A grassroots group of Jewish parents of young adults with special needs has achieved a milestone that it hopes will allow it to significantly improve the lives of what has been an overlooked population in Montreal.
The group has established the Alink Foundation as a not-for-profit organization, which co-founder Harriet Sugar Miller said will give it more clout to advocate for young adults with “neurodiverse challenges” (the organization’s preferred term).
“Neurodiversity is the new language to encompass everybody whose brains work differently,” she explained. “You could call it ‘cognitive’ or ‘brain-based’ challenges instead.
“It includes people with intellectual or developmental disabilities – people use those terms interchangeably – learning disabilities, autism spectrum disorders, people whose brains have been damaged perhaps due to seizures or stroke and people with mental health challenges, which is a common condition in people who have another of the cognitive problems I’ve mentioned.”
The group began informally more than three years ago with a handful of families as Club Alink, which will continue as the foundation’s social group. The primary goal was finding support for the creation of social and recreational activities for their children aged 18 to 35 years.
When Sugar Miller’s now 24-year-old daughter turned 21, she was suddenly too old for school or activities for children and teens – where the focus tends to be.
“What would she do all day, all weekend? How would she make and keep a friend? Who would help us navigate the limited landscape of resources?” asked Sugar Miller, who soon realized she was not alone. Today, Alink has 45 families enrolled in the program.
Sugar Miller is thrilled with the response from the wider community. Federation CJA, in particular, has been especially supportive, both financially and in raising awareness of the issue.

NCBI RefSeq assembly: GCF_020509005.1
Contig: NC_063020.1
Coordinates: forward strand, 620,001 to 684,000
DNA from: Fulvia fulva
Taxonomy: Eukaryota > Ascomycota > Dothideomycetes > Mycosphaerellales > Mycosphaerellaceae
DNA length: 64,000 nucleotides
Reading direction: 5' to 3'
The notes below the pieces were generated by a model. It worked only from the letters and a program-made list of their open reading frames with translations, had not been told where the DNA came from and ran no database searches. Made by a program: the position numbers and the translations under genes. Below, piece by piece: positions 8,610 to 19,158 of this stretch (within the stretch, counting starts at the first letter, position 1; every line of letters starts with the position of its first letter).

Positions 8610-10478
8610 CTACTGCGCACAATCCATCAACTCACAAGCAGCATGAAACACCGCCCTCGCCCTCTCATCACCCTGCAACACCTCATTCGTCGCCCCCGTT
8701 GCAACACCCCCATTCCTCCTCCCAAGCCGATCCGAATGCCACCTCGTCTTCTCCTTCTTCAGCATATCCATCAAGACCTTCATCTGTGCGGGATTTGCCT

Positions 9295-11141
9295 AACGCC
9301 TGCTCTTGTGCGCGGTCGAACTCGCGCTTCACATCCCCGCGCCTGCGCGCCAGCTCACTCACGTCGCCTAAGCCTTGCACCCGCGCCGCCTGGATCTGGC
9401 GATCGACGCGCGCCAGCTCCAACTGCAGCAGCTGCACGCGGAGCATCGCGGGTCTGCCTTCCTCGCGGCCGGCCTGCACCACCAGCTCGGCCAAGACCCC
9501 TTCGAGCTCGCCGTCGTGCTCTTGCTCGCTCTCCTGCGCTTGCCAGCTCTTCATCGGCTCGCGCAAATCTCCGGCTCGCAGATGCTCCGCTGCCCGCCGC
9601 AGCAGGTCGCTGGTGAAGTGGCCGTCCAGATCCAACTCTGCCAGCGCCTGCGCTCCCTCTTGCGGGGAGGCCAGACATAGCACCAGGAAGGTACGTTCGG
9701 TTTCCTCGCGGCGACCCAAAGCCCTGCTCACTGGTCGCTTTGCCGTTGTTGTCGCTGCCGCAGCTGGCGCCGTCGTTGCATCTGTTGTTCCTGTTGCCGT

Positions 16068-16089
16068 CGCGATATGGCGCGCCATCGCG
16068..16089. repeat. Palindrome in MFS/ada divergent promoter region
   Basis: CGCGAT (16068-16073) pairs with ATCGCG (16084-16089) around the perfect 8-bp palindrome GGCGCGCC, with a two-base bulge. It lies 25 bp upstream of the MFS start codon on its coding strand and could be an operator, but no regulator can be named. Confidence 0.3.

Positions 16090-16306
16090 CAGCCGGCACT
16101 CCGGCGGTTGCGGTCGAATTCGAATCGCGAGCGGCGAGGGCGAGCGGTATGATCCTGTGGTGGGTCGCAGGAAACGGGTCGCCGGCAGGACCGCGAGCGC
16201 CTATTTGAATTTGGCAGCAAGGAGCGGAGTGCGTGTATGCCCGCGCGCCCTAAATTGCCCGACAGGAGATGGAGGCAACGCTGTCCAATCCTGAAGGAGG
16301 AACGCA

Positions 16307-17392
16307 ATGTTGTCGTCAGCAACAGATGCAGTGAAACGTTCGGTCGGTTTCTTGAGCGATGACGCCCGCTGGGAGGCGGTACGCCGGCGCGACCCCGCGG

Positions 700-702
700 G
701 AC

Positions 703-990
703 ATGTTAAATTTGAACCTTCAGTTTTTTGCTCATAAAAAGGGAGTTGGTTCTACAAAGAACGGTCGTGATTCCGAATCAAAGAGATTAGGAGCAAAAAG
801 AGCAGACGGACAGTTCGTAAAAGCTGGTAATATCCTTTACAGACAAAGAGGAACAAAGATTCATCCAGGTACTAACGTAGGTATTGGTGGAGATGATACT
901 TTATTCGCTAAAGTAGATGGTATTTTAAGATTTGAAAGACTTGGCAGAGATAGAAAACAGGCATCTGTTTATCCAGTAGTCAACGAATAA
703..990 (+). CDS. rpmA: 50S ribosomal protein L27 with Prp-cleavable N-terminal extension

The Alink Foundation is now applying for charitable status, which will help it raise funds.
Alink’s anchor program is a Sunday cooking club at the Adath synagogue in Hampstead, Que., that’s funded in large part by the Federation. It has just seven participants, but serves as an example of the kind of innovative programming the foundation is encouraging.
The congregation and its rabbi, Michael Whitman, have been especially active in promoting accessibility, Sugar Miller noted, and provide space for Alink’s meetings.
“Inclusion” is gaining currency, as witnessed by the unprecedented number of events in Montreal this month celebrating Jewish Disability Awareness, Acceptance and Inclusion Month (JDAIM).
Sugar Miller is gratified that attitudes are changing. To Alink, inclusion “means that our adult children live, work and play along with – not separate and apart from – the rest of the community. We are grateful to so many people who are embracing this new model.”
The Alink Foundation aims to be a “hub” for building partnerships with organizations, professionals and business leaders. It is also seeking volunteers to help out.
As a recognized non-profit, Alink is turning its attention to the bigger issues of employment and housing.
Sugar Miller said the group hopes to persuade more employers – both in the private and non-profit sectors – to hire mentally challenged young adults, even if only for a few hours a week.
She cited Sam Benamron, who owns a network of physiotherapy clinics, as someone who’s worthy of emulation. He recently hired three young adults with special needs and has started a social media campaign to “spread the message of inclusion in the workplace.”
Alink also hopes to help young people establish their own enterprises. The cooking club at the Adath, for example, which has enjoyed success preparing food for the synagogue’s Kiddush each week, is thinking of developing into a small catering business serving a wider clientele.
Many young adults could live semi-autonomously, Sugar Miller said, but supported housing is scarce and Alink is looking for alternatives to government-run group homes, which have long wait lists.
“My dream is that one day, groups of our young adults who are sufficiently independent will be living in regular apartment building(s) – those that house everyone in the community – with full- time support staff overseeing the groups and with community kitchens in which our kids, trained to cook, will provide meals for all residents,” she said.
“It’s all about building alliances and collaboration. We can’t do this alone.”
This month, Alink has been conducting its “JDAIM, je t’aime” campaign, sending out heartfelt thanks to “the many heroes who have jumped on board the inclusion train.”